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It’s time to talk about northwest Syria

Ignoring the region risks planting the seeds for political and humanitarian crises for years to come.

Internally displaced Syrians at a camp in Idlib, northwestern Syria, in February 2020. Umit Bektas/REUTERS
Internally displaced Syrians at a camp in Idlib, northwestern Syria, in February 2020.

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For much of the world, the Syrian crisis has faded from memory. Yet in the opposition-held northwest, millions of people, many displaced from other parts of the country, are facing the threat of hunger and infectious disease, as the regime of President Bashar al-Assad and his allies increasingly attempt to isolate the territory from access to vital food and medical supplies.

What is needed more than ever is a long-term strategy to help the more than 4.5 million people who live in northwest Syria. But the aid response has been fractured, driven by contentious political decisions at the UN, and undermined by the hostile government. 

Just this month, a convoy of 16 trucks carrying food and medical supplies travelled from Damascus to the region, which includes Idlib province and its surroundings. While civilians in the region are desperate for help — 1.7 million live in overcrowded camps, and food insecurity is on the rise — the aid represents a tiny fraction of the assistance they need.

Such efforts to bring supplies from Damascus, so-called cross-line convoys, are unreliable, relatively small, and have often been stopped by the Syrian government. Instead, the northwest must rely in large part on UN-sponsored cross-border programmes and shipments of supplies from Türkiye.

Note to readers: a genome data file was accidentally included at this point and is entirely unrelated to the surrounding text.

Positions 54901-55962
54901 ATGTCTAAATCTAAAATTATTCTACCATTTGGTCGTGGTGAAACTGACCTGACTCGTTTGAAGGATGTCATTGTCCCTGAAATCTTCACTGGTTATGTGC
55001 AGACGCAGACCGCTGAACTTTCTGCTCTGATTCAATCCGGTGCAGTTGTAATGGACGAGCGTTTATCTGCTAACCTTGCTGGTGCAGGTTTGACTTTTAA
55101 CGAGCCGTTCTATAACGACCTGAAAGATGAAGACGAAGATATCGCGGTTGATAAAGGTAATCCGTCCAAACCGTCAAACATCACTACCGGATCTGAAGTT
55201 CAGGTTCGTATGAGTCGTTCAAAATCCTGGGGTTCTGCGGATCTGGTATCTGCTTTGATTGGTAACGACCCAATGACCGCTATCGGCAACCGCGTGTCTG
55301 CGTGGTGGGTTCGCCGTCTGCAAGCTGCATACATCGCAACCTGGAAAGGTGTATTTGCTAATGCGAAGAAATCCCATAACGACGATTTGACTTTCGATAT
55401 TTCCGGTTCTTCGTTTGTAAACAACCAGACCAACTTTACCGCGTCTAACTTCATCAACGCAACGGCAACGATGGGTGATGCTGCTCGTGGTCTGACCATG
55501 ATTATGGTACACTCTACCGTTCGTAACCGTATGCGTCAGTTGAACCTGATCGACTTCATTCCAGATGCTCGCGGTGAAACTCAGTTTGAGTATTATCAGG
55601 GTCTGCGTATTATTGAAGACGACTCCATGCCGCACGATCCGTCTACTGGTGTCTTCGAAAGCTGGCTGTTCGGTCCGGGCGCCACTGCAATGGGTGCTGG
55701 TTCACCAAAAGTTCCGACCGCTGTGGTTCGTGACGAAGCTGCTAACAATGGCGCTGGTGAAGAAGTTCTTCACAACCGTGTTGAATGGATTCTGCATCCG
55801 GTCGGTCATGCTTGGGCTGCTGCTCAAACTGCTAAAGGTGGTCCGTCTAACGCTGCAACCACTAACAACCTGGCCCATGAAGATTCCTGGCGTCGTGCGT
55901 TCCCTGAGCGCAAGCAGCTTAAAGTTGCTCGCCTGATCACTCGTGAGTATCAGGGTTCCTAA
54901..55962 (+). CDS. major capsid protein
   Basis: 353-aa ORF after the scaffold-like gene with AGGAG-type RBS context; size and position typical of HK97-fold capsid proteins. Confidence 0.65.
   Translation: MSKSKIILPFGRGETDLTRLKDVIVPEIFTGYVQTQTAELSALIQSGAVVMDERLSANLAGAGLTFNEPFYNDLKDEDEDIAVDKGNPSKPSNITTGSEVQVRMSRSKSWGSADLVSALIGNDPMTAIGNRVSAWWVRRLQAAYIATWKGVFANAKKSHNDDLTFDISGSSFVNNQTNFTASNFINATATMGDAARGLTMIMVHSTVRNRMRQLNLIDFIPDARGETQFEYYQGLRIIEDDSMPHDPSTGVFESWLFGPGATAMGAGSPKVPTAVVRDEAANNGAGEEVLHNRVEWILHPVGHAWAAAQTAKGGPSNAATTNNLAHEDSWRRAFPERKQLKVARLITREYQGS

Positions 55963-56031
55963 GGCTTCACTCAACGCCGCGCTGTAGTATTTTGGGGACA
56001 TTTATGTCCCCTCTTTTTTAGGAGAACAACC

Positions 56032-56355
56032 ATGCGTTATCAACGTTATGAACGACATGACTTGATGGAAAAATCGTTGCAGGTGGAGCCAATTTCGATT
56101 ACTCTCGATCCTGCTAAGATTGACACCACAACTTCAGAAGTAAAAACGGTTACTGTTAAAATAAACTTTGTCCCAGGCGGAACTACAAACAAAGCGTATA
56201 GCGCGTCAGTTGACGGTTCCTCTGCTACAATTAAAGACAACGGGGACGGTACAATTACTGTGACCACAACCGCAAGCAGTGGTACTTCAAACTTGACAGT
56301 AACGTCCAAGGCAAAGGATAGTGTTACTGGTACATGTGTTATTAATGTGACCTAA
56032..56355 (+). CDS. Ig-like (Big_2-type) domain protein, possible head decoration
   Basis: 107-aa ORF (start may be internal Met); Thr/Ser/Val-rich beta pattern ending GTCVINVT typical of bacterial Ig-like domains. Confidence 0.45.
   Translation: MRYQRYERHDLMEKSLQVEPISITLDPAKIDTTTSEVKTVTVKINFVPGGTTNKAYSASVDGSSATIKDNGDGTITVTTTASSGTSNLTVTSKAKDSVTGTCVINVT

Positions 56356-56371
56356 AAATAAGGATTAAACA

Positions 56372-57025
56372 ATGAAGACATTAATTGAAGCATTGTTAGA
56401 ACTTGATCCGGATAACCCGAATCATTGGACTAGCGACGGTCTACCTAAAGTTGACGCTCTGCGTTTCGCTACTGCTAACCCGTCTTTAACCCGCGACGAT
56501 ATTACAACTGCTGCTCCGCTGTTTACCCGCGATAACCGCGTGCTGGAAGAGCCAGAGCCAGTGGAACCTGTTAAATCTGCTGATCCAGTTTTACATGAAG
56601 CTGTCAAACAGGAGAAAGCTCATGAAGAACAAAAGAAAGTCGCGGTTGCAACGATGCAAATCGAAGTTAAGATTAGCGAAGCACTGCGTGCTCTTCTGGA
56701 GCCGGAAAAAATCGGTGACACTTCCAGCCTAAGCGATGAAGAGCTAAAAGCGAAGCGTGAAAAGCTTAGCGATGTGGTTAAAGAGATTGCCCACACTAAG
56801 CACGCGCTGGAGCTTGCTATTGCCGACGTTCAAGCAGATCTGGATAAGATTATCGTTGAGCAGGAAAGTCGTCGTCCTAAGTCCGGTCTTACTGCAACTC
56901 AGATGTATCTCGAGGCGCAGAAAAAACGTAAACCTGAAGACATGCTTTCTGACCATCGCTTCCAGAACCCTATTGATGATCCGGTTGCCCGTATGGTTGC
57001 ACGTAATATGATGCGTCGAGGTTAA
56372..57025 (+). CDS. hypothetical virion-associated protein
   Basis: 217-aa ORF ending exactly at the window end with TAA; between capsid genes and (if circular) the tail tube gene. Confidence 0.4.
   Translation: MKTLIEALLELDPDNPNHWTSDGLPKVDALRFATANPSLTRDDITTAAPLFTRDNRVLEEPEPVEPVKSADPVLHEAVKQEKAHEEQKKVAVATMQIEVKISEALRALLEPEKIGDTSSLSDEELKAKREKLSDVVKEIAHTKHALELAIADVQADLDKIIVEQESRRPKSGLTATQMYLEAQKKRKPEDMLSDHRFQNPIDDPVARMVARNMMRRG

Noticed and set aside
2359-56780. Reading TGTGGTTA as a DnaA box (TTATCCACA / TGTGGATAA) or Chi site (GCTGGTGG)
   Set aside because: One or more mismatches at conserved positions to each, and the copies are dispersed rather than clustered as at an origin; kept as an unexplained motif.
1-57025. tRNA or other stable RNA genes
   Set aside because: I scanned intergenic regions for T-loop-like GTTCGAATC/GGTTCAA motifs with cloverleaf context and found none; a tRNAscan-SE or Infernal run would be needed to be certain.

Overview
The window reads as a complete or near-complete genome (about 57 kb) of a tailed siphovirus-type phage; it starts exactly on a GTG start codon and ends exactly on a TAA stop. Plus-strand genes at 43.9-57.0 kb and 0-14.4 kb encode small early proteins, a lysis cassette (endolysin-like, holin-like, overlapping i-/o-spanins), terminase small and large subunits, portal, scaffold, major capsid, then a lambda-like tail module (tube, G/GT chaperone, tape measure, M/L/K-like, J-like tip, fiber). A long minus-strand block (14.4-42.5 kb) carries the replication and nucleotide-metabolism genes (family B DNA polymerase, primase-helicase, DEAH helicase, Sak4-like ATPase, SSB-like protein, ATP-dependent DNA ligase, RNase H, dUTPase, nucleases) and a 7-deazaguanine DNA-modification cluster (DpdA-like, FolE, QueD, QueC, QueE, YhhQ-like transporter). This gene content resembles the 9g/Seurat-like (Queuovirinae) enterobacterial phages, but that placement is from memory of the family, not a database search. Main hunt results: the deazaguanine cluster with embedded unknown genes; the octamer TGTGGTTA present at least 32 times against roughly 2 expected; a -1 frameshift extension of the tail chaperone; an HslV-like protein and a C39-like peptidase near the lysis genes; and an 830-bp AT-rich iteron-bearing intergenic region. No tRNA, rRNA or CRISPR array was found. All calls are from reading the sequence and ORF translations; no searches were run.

Yet that strategy is conditioned on political debates at the UN Security Council in New York, where Russia, an ally of al-Assad’s repressive regime, imposed in July its own resolution on members that extended the UN’s mandate to deliver aid to the region by a mere six months. 

Unless there is a major paradigm shift in the conflict, these displaced persons may never be able to return to their homes.” 

It’s clear that this short-term approach, where aid to the northwest is dependent on shifting political interests and alliances, is not a sustainable way to help millions of people in need. 

But before any long-term strategy can be considered, diplomats and donors need to accept some hard truths: 

First, the al-Assad government has proven repeatedly that it has no interest in providing for the people living in northwest Syria, and it has consistently opposed international efforts to help them. In response, the Security Council unanimously adopted the first cross-border resolution in 2014, authorising UN agencies to provide humanitarian assistance through four border crossings to areas outside the al-Assad regime’s control. That has now been whittled down to one.